How to Replace an Oxygen Sensor

Once you have determined that your Oxygen Sensor is bad, follow the steps below to replace it:

What you will need:

  • A Flat tip Screw Driver.
  • An adjustable Crescent Wrench.
  • A New Oxygen Sensor.

BMW Repair Orange County presents in this article the general procedure of replacing an oxygen sensor, keep in mind, that every vehicle is different and could have other things that need to be removed or replaced along the way.

Step One: Locate your Oxygen Sensor On most vehicles, you will find your Oxygen Sensor located on your exhaust somewhere. On front wheel drive vehicle, you will often find it on the front side of the engine when you open the hood. On rear wheel drive engines, you will most likely find it located under the car right below the donut gasket.  There are often 2 Oxygen Sensors on rear wheel drive engines on either side of the exhaust piping.

Step Two: Remove the Oxygen Sensor First, you will need to see if your oxygen sensor has a wiring harness that can be removed from the tip of the sensor, or if it will need to be pulled off somewhere on the engine. Remove the harness to make removing the oxygen sensor easier.  At that point take your movable sickle torque, modify it to the fitting size and unscrew the sensor from the fumes. Note: It is very useful to have some Penetrating Lubricant around to help you loosen the seal on the Sensor.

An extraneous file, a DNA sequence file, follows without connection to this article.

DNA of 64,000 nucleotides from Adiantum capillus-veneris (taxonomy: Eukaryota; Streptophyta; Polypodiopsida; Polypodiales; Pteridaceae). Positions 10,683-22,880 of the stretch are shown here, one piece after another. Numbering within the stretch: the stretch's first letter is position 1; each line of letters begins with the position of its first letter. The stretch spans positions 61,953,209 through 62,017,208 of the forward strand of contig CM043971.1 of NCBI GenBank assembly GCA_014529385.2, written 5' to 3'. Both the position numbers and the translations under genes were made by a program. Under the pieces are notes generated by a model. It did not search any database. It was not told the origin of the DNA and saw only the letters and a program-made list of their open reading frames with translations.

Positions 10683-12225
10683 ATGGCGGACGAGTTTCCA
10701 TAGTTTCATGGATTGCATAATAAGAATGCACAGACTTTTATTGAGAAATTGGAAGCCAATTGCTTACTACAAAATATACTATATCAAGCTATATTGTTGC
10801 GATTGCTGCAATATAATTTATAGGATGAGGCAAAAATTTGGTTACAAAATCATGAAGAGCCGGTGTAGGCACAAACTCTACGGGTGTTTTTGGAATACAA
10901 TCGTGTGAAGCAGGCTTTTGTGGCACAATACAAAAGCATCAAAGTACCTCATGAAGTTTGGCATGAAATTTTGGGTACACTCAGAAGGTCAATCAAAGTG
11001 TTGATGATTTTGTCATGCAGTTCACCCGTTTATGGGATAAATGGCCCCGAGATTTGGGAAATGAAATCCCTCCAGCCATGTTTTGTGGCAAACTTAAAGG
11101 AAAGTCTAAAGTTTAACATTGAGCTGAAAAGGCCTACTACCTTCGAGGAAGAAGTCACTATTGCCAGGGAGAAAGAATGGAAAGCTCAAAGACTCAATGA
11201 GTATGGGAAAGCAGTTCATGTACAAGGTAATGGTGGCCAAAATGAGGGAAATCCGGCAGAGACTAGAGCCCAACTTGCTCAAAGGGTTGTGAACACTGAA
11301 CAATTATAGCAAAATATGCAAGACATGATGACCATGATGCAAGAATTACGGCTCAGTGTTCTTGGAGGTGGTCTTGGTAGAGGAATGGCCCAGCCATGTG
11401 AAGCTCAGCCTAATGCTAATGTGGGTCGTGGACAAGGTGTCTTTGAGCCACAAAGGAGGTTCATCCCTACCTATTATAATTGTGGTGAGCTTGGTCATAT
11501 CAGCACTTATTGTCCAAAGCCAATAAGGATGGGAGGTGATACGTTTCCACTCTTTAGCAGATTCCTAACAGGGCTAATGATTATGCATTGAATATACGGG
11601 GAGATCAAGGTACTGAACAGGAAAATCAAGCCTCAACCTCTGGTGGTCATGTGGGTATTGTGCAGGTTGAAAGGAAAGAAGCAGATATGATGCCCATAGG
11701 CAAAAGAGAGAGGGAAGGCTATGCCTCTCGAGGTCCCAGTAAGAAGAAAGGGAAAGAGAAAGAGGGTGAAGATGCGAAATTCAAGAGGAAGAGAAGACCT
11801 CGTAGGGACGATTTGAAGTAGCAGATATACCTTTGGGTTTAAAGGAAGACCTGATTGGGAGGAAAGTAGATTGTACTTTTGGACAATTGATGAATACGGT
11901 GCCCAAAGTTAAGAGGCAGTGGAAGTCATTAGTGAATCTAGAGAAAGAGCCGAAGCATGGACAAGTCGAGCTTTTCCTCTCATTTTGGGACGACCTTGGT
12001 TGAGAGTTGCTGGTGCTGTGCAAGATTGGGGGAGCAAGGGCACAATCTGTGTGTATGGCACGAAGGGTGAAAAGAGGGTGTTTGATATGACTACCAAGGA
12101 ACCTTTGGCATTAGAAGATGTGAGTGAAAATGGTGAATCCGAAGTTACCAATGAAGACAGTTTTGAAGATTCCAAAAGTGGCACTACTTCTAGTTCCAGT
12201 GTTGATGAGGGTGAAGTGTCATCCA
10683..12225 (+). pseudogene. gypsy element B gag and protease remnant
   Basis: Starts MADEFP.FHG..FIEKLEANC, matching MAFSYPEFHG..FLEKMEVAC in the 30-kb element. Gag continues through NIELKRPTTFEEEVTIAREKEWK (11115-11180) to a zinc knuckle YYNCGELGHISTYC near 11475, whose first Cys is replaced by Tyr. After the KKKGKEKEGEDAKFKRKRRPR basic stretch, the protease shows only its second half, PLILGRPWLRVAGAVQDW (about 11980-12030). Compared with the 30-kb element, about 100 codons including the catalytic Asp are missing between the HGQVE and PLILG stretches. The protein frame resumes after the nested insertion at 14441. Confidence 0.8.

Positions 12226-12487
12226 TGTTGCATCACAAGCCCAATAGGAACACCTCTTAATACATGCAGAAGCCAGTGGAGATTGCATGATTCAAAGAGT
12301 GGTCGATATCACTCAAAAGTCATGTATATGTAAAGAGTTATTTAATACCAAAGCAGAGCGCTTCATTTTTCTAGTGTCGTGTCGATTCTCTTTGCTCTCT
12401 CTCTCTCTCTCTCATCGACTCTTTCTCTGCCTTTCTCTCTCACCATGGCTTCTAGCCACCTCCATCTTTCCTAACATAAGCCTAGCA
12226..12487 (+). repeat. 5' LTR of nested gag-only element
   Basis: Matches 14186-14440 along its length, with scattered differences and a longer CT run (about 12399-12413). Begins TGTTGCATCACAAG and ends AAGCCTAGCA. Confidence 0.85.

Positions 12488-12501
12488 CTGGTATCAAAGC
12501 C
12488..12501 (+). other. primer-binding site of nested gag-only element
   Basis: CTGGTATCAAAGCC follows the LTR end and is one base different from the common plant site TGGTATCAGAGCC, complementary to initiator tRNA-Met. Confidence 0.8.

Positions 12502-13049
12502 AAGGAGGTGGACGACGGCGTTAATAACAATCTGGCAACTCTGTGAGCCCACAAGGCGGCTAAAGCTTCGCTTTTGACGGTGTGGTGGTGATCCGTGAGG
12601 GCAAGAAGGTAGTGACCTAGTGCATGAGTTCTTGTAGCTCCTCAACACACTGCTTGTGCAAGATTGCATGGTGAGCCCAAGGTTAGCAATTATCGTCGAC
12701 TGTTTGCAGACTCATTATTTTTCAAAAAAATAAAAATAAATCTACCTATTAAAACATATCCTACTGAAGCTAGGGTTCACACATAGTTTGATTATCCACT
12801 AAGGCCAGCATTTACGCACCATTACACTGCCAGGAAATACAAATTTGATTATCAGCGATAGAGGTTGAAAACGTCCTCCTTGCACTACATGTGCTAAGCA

Step Three: Put in Your New Sensor This step will seem a little weird because the best way to put in the new sensor is to have the wiring already connected, then turn the sensor a bunch until the wiring is bound up a bit and then start it into the hole where it needs to go. Then just tighten it into place. It might take a couple of tries, but just remember that you can do it! Some things to remember before starting this project:

*Make sure you have all tools necessary for oxygen sensor replacement.

*Make sure your engine is cold. You will be working around the exhaust and it gets HOT, so make sure your car has had lots of time to sit and cool down.

*Have some gloves and goggles with you. They will protect your fingers and eyes in small spaces. There is usually lots of rust and debris around exhaust that does not feel good in your eyes.

*Don’t force it! There is one rule of mechanics that I find most people will ignore which gets them into trouble. If you are forcing it, you are doing it wrong. Your parts only fit in one way, furthermore, despite the fact that it some of the time takes some elbow oil, constraining something into place will just purpose you more inconvenience!